Like just about every other item in the universe, accounts in a freemium product have a life cycle.
If you ever hear a freshly minted freemium product owner say ‘we’re growing at 50% monthly, we will be rich!!‘, you know they haven’t yet worked out what their product life cycle is.
And - make no mistake - that life cycle is always there and when you hit the inflection point where sales no longer outstrip deletions it can cause a world of trouble if you are not very well prepared. And everybody hits that point eventually, if only because there is a limited number of potential customers that you can sell to.
Some numbers to illustrate this:
Imagine a website that rents out widgets by the month, for every widget rented out a user has had to make it all the way to the bottom of the sales funnel (or to that inland goal from the ‘funnel’ page). Initially, for every new user the numbers seem to increase dramatically. In the first month the widgets company sold to 10 new users out of 10,000 visitors, one sale every 3 days, each widget sells for $50 per month and turnover that first month is a cool $500. Infinite growth! (0 -> 500).
In the second month, they do it again, magically, they get a 100% increase in turnover and they go from $500 to $1000. $500 from the customers signed up the previous month, and $500 from the new ones.
In the third month, they find that sales are down a bit, maybe they’ll sell 6 subscriptions, but of the first batch 4 customers cancel and, much worse, 1 charges back the two charges already made citing ‘unsatisfied with product’.
So, that’s $800+$300-$100, or another $1000. And a > 1% chargeback rate!! (now you’re in trouble).
And it started off so well. This example is over-simplified, but it has all the components in it that will help you figure out how you’re doing, all the KPIs (key performance indicators) are there.
What are they?
- conversion rate (1 sale out of 10,000 visitors)
The conversion rate is the number of sales divided by the amount of total visitors to your website in a given period. In this case 1⁄10,000, or 0.01%. Not fantastic ? No, but I’ve seen worse. Much worse.
- retention (the time that customers on average remain subscribers to the service)
Retention is, besides the conversion rate one of the most important figures in the freemium business model, it determines how long you can on average count that your users will stay with the service. A typical sale can be multiplied by the average retention in order to figure out what you will be earning on a customer. This in turn can help in figuring out what budget is available for customer acquisition and for the operation of the service.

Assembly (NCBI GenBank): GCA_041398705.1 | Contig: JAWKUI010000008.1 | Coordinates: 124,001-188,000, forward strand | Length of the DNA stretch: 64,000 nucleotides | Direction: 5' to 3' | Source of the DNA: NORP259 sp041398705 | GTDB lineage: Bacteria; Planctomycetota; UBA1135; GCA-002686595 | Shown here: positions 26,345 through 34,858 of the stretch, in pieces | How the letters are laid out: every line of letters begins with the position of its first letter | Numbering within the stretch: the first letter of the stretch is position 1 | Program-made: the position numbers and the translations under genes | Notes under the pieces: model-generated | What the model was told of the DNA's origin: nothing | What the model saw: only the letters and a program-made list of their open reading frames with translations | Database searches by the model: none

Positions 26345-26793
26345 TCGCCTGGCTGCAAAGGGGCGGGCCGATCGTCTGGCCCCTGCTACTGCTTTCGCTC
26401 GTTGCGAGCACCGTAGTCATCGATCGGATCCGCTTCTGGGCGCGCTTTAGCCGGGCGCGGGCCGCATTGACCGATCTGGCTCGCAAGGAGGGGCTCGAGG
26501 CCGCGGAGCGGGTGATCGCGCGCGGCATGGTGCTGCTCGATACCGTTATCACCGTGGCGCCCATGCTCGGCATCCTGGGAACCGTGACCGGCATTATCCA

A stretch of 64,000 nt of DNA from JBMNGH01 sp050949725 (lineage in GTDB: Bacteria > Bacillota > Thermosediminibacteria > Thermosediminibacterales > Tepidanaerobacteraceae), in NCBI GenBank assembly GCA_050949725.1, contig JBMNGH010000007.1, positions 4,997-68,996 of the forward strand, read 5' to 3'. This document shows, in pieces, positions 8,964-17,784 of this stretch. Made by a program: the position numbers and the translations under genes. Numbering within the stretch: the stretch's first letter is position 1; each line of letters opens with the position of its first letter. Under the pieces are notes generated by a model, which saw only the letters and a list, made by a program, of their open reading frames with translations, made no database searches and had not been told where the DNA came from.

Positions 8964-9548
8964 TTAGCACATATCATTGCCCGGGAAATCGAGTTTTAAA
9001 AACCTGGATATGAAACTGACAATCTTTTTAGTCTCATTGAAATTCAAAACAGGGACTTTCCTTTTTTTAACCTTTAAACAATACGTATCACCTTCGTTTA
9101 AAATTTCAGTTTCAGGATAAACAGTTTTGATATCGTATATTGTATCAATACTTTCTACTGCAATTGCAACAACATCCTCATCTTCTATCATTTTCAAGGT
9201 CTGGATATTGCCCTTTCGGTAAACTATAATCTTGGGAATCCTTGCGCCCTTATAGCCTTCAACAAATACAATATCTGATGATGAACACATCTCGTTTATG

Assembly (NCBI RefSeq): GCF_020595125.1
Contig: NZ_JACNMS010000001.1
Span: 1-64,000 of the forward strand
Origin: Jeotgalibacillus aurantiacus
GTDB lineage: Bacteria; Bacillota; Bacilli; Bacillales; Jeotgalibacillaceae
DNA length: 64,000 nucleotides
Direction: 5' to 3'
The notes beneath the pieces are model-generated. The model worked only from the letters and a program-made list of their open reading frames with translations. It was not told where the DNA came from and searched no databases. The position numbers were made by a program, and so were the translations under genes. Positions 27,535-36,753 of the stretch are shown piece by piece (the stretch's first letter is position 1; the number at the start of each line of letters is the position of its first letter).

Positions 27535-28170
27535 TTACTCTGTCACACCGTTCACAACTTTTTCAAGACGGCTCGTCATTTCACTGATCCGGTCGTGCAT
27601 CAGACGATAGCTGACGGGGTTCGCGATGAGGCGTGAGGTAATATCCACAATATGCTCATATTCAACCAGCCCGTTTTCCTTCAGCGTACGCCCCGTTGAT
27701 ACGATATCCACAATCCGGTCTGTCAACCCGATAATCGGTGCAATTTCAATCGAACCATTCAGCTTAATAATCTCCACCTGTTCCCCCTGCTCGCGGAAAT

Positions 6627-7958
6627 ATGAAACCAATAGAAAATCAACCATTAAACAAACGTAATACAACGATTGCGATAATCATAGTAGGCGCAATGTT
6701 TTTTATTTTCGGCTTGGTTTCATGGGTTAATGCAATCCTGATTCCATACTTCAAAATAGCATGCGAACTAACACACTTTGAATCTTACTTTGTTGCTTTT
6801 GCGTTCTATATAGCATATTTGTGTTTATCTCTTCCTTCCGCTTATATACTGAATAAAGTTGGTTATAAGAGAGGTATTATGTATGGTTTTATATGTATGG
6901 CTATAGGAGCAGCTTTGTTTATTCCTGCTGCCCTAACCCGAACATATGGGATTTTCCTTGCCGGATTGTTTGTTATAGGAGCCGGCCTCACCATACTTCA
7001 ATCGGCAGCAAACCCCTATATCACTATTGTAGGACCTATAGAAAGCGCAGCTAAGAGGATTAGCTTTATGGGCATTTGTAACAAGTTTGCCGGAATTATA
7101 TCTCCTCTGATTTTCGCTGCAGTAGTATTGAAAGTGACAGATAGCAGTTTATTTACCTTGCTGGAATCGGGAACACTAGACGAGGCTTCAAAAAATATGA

- refund / chargebacks
These are a measure of the satisfaction of the customers that you’ve got as well as an indicator of how good your fraud control measure are working. A high chargeback rate is absolutely lethal because it will cause the credit card company to annul the merchant contract. Make sure you keep plenty of leeway between your allowed chargeback maximum and the actual rate, all it takes is one shitty month service-wise or an over-agressive marketing campaign to suddenly not be in business any longer. It’s much better to refund an unsatisfied customer than to have the customer charge back.
As you get larger you will see that the number of visitors to the site that is new decreases and if they didn’t buy your product last month then they’re unlikely to do so this month. Typically this manifests itself as a reduced number of sales with a level (or even increased) number of total visitors. So the conversion rate will drop after operating the service for a while, all other things being equal.
At some point cancellations will balance the number of new people buying the product and total membership remains steady unless you take some action. Typically action includes product development, marketing and AB tests to figure out better ways to sell to your existing customer base.
If you’re clever (and not lazy, like me) you start doing this before you reach the point where cancellations match new subscribers.
As long as you have not yet reached the point where you can pinpoint your retention with some accuracy it may seem as though growth will continue, but it is very important to note that because chargebacks from the past are rated against the current sales volume that any contraction of sales combined with an increase in chargebacks can be fatal. This is known as the ‘coffin point’, a term borrowed from aviation, it means that to outrun destruction by chargebacks some companies will have to keep growing at a fixed rate, whatever the cost. This is why you sometimes see crazy affiliate rates where companies will pay you $50 for a $20 membership. The $20 membership gives them one more sale in their bucket to dillute the chargeback rate.
If your chargebacks are low, count your blessings, you can market more aggressively, if not tread very careful, and as long as you do not know your chargeback rate assume it is high.